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South London research midwives do their bit for COVID-19 pregnancy research

A pair of research midwives have spoken about how they broke down barriers to recruit pregnant women to the Preg-CoV trial in south London.

The trial, supported by the National Institute for Health and Care Research Clinical Research Network South London, aims to discover the best way to administer COVID-19 vaccines during pregnancy. St George's University Hospitals NHS Foundation Trust needs to recruit more volunteers for Preg-CoV.

Research Midwives Vanessa Greening and Emma Eccleston work at the Vaccine Institute at St George's, University Of London, based on the same site as St George's Hospital. Vanessa said their job is to provide reassurance, support and to give pregnant women the most up-to-date information about the COVID-19 vaccines. She said:

"We explain to all of the women that everything in the NHS is based on evidence from research and that we can't advance medicine without their support. The women appreciated that we could provide them with a range of authoritative resources about the trial and the safety and effectiveness of the COVID-19 vaccines.

"Some women were quite fearful of coming in for face-to-face visits in the hospital during the pandemic or of having their COVID-19 vaccines. We listened to those concerns, provided reassurance about our safety measures and highlighted the extra support and monitoring they would receive while participating in the trial.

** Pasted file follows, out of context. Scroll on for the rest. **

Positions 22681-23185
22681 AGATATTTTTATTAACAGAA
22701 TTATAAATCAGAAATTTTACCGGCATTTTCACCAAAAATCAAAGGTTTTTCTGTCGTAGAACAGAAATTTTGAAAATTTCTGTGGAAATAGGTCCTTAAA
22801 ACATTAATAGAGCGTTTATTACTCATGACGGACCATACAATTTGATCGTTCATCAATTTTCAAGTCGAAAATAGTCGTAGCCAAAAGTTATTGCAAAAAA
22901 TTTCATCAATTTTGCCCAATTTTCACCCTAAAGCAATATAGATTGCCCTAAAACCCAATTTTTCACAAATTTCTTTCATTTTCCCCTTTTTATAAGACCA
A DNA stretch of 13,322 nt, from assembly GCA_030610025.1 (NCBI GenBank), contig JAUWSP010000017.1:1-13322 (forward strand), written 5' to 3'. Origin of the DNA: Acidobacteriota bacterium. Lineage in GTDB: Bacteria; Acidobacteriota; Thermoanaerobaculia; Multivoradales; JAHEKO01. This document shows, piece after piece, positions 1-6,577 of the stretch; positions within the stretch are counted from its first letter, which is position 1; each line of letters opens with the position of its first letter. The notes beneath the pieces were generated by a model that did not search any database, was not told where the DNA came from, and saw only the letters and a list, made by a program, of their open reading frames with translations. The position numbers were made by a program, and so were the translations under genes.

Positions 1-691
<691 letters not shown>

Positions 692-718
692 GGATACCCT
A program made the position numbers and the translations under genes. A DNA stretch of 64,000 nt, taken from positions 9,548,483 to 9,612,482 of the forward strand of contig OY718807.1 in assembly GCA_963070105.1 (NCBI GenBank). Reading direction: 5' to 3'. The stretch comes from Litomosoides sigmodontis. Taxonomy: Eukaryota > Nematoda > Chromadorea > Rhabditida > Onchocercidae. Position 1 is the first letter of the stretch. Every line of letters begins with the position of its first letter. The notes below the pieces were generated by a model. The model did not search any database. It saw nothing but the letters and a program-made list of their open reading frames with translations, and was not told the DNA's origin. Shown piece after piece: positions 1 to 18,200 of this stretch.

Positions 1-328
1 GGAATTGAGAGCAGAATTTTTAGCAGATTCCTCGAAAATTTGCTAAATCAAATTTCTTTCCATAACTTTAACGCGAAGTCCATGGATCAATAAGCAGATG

"I get satisfaction from working with our women over a more extended period. As a team, we can get to know them, develop those relationships and ensure they receive the best possible experience. Our work is very rewarding as we get to help so many people."

Emma said having the trust and confidence of all of the volunteers taking part in Preg-CoV has been integral to the delivery of the trial. She said:

"As a team, we've tried to embed research throughout the pregnancy journey. We've emphasised to all women involved in Preg-CoV that research is a very normal part of healthcare and that it is integral to discovering new treatments, vaccines and diagnostics that will benefit everyone.

"We've talked to the women one-on-one about research after their appointment or during a scan so that they can meet us in person and we can answer any questions or concerns they may have there and then. We also check in with the women and their babies at the hospital or via a home visit.

"I and all of the midwives want to thank everyone who has taken part in the Preg-CoV trial. We couldn't do any of this without your support!"

Volunteers are required to complete a health questionnaire, provide blood samples from themselves and their baby and attend regular follow-up appointments with a midwife while taking part in the Preg-CoV trial.

You can find out more about the Preg-CoV trial on the St George's Vaccine Institute website.